Tags Parole Board
Tag: Parole Board
At Lucasville in 1993, we came together to protest oppression, to stand against cruel and unusual punishment. Now several have died as martyrs and others await their date at the death chamber. Yet no one answers our cry for help. Come to our aid, answer our call to arms, help us get the justice that has been so long denied before it is too late.
My message is not just to the men and women in these solitary holes. I myself am in one right now. My message is to the whole 2.5 million victims of mass incarceration and prison slavery. Everyone! All of us around the country, let’s just shut down. Wherever you are, just stop working. If you are in solitary confinement, spread the word to those rotating in and out. When they try to lock up those who organize and lead the shutdowns in population, don’t even give up.
New information revealed at Omaha’s annual Black August Weekend, held at the Malcolm X Memorial Foundation, may engender a glint of hope for Nebraska political prisoners, Mondo we Langa and Ed Poindexter. The two await the answer to an age-old question: How long is life? We Langa and Poindexter, also known as the “Omaha Two,” have been imprisoned 43 years.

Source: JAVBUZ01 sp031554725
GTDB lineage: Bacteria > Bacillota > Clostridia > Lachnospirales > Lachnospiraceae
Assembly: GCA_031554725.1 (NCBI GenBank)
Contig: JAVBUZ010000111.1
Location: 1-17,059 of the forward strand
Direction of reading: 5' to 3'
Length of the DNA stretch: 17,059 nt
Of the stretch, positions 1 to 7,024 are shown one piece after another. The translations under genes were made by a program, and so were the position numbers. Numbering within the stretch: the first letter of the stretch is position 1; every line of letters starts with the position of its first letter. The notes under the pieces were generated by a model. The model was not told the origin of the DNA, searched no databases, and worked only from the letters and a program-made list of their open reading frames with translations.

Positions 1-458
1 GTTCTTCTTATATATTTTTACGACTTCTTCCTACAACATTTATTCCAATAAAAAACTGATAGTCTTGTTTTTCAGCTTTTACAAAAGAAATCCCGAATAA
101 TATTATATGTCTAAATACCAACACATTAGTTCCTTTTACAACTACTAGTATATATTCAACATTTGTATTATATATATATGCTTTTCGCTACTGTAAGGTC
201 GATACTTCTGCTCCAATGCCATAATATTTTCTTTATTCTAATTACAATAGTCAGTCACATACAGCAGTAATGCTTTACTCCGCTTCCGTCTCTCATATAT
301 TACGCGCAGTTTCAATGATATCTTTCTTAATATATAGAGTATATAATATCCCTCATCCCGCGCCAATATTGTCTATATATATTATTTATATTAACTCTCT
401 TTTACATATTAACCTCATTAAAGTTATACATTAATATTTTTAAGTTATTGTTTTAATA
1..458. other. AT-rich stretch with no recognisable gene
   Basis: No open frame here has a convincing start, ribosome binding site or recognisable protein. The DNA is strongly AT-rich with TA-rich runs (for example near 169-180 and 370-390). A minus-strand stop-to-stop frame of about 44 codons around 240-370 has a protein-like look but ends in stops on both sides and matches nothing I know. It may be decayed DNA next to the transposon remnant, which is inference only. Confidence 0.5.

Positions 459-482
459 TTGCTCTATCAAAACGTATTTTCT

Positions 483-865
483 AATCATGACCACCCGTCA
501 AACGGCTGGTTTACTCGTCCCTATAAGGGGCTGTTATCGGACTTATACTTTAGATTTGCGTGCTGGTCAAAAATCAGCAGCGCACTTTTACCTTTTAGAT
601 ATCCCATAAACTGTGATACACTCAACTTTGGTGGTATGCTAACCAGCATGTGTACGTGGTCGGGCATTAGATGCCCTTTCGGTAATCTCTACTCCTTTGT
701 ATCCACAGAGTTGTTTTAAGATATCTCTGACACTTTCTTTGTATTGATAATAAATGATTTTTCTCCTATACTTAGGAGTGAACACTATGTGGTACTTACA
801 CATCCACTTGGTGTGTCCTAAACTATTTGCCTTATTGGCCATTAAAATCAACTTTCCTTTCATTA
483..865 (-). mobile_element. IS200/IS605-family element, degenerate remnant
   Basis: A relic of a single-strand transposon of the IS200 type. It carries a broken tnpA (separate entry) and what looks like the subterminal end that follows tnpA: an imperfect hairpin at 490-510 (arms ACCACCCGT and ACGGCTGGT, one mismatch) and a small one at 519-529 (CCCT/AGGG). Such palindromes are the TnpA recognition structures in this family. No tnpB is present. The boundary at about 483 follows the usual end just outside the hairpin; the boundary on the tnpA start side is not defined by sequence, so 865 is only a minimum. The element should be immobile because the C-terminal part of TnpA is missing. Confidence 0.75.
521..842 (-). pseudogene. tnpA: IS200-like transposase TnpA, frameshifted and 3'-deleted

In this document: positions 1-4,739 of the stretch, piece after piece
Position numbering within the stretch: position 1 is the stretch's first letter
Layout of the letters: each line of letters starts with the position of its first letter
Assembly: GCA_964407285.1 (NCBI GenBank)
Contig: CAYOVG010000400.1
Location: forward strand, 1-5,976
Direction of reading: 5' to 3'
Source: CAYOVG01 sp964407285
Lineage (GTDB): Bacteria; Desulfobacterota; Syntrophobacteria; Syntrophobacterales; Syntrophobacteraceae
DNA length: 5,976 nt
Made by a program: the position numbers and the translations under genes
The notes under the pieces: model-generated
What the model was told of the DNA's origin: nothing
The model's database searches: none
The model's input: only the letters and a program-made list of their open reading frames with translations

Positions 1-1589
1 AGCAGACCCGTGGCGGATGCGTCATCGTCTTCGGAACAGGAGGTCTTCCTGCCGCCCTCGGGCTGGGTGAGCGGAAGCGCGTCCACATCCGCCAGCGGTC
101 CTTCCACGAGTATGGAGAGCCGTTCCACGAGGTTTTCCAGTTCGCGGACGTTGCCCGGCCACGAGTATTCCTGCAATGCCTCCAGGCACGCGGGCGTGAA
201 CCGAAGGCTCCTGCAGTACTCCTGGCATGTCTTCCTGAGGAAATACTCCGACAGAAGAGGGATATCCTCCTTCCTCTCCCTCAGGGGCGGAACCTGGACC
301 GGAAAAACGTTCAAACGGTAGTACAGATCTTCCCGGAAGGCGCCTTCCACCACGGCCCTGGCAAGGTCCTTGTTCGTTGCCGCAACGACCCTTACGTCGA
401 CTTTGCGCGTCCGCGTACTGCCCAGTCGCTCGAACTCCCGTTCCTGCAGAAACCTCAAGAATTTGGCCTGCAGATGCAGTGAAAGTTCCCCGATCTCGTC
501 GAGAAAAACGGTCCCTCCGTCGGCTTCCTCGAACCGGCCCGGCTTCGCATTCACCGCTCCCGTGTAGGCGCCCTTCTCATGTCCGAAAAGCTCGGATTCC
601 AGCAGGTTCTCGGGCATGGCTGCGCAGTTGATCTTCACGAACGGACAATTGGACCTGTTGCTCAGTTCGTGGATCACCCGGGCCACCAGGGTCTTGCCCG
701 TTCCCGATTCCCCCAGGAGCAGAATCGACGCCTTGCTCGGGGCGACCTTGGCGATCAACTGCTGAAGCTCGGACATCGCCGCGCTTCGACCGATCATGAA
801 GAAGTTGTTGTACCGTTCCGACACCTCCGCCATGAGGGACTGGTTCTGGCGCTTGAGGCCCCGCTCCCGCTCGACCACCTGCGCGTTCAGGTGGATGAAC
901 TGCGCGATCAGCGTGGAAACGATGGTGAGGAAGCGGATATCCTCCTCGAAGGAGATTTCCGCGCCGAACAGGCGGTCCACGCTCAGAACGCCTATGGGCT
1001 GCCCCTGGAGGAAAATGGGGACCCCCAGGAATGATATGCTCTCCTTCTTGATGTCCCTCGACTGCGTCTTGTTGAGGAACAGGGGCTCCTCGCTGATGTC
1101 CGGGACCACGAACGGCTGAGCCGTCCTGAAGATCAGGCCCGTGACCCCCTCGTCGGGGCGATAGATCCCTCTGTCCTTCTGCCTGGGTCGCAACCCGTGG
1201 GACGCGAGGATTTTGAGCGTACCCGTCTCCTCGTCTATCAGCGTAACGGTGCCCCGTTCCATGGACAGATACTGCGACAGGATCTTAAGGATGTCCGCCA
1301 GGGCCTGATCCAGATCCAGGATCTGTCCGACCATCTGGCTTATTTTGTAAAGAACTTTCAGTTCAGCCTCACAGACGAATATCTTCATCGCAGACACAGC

Paraphrasing Bro Mumia’s words: Jailhouse lawyers must look beyond the state’s imprisoning bars, bricks and cement to build relationships with others in the so-called “free” world to further and support social movements that spread liberating and progressive space within society. We behind the concrete walls start this new progressive movement. But we need the outside support of our communities to stand with us.
We were placed on Hell-Row for “concentrated torture.” Yes, we were placed in ice cold cells and given nothing. The cold blowers were deliberately turned on to intensify our suffering in Ad-Seg in order to try and get us to eat. Each and every one of us refused to eat.
California spends millions of dollars every year guarding physically incapacitated prisoners. California has a $10 billion budget deficit. California taxpayers will spend nearly $2 billion to pay for the health care needs of state prisoners. A large percentage of those funds are used for a small group of severely incapacitated inmates.
Few people in America, especially the underfunded, don’t have a friend, relative, classmate or colleague in prison. We also know that most prisoners are there for non-violent, often drug related issues. Yet we keep silent. “Your silence becomes approval,” wrote our brilliant journalist and revolutionary, Mumia Abu-Jamal.
What is so extraordinary about this action besides its statewide character is its unity among the prisoners — Black, Latino, white, Muslims, Christians, Rastafarians — to achieve their central demand to be treated as human beings, not slaves or animals.
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